The games industry clearly remains the most exciting and varied sector for a programmer to go to work in. In the Coding Track our seriously knowledgeable and experienced technical speakers will show you exactly how to rise to the many challenges and opportunities facing game programmers today - including new and emerging platforms like VR, AR and MR.
Are you writing or considering writing a custom engine for your next game project? This session discusses the lessons learned from developing Wargroove for Windows, Mac, Linux, Nintendo Switch, Xbox One and Playstation 4, using a custom engine written in C++14. It explores why Wargroove went with a custom engine, whether it was the right choice, and how big of an undertaking it was. It also seeks to answer whether a custom engine is the right choice for you, what challenges lie ahead of those who go down that road, which skills will be required of them, and how this choice affects the wider team, beyond programmers. Finally, it provides some practical tips that should be helpful if you are interested in writing your own engine.
- Should you write a custom engine for your next game?
- How big a task is writing an engine?
- what skills do you really need to write a game engine?
Assets are at the very core of any Unity game, and yet the asset pipeline can be one of the most opaque systems to developers. In this session, one of Unity's internal developers will deep-dive into the process your assets will go through from being dragged into the project window, to being loaded by the engine when you hit play. This session will also feature a low-level look into how assets, dependencies and scenes are represented within Unity and how you can use a deeper understanding of these systems to improve your game's performance and your studio's development experience.
A deeper understanding of:
- How assets are represented in Unity
- What really happens during the import process
Knowledge that can be directly applied when:
- Designing your studio's Asset workflow
- Creating advanced game systems and editor scripts
Top Unity workflow tips from one of Unity's internal developers
This talk is going to use the development of a Sony Funded PSVR game as a case study in how to optimise for large numbers of dynamic objects in a VR environment. The nature of the project required many custom solutions that departed dramatically from the typical Unity render pipeline. Using code examples, performance benchmarks and GPU traces from the project the talk will walk through modern graphics pipelines, shader/lighting optimisation and performance bottlenecks. We will compare this to a more typical high performance VR project and show how to understand where Unity performs well and where alternate solutions may be needed. While this talk will focus on Unity and PS4 as the primary environments many of the elements discussed are applicable to different engines and platforms. The talk will be constructed from the dual experiences of the Lead Programmer and the Lead Technical artist on the project.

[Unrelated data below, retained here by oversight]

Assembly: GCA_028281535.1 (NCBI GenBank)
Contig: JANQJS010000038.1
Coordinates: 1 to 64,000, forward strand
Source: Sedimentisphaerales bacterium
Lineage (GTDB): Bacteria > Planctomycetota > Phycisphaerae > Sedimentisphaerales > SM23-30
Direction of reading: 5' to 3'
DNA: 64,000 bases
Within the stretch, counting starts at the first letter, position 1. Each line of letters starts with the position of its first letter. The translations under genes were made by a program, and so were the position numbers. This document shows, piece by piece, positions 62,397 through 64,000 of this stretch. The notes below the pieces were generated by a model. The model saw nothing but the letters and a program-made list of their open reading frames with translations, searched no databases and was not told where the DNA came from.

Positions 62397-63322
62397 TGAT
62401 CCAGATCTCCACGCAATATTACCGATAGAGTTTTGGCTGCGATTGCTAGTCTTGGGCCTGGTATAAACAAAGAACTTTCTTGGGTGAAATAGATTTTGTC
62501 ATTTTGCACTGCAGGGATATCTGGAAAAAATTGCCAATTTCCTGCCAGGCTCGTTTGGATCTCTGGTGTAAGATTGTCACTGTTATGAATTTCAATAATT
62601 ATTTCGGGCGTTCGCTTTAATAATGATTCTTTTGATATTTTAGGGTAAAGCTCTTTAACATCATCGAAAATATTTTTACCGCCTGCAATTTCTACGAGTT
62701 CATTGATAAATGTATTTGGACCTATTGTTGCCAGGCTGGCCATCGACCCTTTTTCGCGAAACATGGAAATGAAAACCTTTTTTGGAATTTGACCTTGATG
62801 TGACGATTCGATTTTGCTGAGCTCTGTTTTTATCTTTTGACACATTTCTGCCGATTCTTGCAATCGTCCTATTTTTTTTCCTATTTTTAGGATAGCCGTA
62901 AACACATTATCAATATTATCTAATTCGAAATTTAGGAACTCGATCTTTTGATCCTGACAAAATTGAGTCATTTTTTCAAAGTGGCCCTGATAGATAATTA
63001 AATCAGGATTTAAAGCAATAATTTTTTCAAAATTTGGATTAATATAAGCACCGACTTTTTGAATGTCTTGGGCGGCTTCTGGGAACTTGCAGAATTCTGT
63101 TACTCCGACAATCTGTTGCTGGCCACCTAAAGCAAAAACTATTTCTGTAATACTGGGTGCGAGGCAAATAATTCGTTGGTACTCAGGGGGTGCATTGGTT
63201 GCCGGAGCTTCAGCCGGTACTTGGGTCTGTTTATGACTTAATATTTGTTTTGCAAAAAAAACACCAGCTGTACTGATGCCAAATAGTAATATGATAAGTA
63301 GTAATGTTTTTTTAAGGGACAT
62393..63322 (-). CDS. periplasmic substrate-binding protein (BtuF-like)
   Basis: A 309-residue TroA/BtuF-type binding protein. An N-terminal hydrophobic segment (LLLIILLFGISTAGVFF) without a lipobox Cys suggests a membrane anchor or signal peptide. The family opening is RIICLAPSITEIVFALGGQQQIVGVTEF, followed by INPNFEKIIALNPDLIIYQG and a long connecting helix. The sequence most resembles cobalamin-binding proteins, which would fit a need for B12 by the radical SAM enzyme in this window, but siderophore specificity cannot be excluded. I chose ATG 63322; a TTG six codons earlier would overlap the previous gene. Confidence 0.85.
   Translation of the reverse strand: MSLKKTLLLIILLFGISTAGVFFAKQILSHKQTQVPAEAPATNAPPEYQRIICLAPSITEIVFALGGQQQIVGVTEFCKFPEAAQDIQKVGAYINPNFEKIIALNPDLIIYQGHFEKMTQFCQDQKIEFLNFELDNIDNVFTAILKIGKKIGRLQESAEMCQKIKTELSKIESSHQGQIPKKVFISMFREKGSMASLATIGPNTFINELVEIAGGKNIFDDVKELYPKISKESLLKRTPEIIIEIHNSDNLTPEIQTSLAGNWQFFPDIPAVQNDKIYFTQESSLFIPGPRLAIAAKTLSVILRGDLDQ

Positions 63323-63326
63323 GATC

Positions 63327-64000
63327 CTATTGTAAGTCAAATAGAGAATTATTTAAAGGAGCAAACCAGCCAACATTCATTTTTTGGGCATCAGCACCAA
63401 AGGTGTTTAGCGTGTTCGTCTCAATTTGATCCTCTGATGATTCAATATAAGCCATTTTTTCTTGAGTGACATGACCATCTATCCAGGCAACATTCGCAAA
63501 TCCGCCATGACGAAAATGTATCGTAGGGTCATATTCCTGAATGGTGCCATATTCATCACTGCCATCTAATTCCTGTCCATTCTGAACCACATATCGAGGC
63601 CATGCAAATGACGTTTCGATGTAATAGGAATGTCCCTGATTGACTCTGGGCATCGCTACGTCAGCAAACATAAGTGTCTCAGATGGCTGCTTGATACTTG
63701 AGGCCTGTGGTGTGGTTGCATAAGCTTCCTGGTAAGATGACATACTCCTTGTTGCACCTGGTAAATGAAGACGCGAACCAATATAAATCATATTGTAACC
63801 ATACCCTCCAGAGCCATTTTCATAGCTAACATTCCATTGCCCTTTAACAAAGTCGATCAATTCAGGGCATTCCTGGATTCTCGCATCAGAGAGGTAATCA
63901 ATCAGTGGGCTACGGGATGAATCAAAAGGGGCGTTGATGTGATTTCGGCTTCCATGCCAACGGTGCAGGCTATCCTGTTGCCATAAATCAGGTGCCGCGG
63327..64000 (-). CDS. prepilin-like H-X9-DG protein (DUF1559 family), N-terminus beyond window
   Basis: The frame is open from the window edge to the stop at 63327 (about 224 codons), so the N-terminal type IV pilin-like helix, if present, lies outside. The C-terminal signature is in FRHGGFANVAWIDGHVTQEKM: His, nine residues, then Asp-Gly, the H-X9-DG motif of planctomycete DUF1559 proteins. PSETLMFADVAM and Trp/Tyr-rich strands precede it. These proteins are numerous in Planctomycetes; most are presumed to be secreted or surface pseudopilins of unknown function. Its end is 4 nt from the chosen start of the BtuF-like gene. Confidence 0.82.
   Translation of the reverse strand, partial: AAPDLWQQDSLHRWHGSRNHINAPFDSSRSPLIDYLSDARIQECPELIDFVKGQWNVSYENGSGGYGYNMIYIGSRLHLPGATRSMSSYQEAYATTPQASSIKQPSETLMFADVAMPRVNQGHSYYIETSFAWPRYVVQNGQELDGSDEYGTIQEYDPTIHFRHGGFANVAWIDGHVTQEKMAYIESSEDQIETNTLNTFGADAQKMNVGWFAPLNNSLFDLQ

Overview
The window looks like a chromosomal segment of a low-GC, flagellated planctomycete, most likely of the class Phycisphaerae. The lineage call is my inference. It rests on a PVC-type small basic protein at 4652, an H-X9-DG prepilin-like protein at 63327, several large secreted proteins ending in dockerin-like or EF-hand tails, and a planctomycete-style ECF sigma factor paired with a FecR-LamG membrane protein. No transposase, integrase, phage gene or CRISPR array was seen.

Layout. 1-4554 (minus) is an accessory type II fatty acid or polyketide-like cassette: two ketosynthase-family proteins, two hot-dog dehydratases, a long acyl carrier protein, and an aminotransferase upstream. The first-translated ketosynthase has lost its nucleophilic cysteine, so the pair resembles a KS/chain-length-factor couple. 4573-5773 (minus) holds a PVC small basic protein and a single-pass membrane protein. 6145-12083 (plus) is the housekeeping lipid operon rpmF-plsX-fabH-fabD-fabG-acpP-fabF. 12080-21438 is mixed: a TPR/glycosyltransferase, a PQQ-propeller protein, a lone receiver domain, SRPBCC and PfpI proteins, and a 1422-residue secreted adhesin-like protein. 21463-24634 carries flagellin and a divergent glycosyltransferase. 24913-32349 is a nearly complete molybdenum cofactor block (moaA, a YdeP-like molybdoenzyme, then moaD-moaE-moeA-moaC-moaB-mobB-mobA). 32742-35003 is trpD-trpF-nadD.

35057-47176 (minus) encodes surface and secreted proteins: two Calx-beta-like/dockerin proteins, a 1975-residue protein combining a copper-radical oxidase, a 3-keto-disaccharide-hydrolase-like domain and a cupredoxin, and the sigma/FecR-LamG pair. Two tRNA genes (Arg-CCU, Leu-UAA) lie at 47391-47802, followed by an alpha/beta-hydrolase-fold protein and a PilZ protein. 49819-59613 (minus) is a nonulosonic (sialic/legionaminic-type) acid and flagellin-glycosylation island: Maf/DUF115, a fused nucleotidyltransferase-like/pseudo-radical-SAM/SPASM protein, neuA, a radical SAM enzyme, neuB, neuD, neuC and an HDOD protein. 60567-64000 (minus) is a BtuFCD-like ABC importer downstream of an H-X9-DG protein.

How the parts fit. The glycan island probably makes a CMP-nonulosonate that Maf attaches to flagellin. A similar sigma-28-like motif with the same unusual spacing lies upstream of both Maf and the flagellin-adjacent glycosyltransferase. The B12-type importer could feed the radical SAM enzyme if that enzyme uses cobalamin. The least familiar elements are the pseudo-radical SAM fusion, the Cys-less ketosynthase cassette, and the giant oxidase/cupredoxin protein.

This session will start by outlining the greater complexity of Vehicle AI over Character AI, especially when writing one that controls a simulated vehicle instead of an emulated vehicle, and cover the reasons why you would want to do this in games. I will move on to explain the problems that were faced over time, and the solutions used to overcome them. Finally I'll give an insight into where the Vehicle Specialist Team at Ubisoft Reflections will be taking this topic in the near future.
The session focuses on the implementation of the Unity Machine Learning Agents API (introduced in 2017 and continuously updated ever since) into an existing game or project. The talk includes an introduction to Machine Learning and it is open to all developers. No prior knowledge is required. Alessia will cover how this is approached by Unity and what the best tips and tricks are to get up to speed with it. You will be introduced to some examples of small projects produced by the Machine Learning team at Unity, and then look at a feature demo breakdown to see how this is done in-engine. The session aims to give an intermediate understanding of Reinforcement Learning and of the workflow of Neural Network training based on a Unity environment.
It’s the one opportunity in the year where it feels like so much of the UK development community is right here – it’s a great place to find out what people are up to and what are the latest trends.
Sony Interactive Entertainment
There’s something creative about Brighton, so it’s the perfect place to have the conference.
It’s great for inspiration and just to keep up to date. Coming down to Develop you can see a lot of people at the top of their field talking about their wok and sharing insights.
There are many ways you can be part of Develop:Brighton 2018 - including speaking in the conference, taking a booth in the Expo or becoming a sponsor.Find out more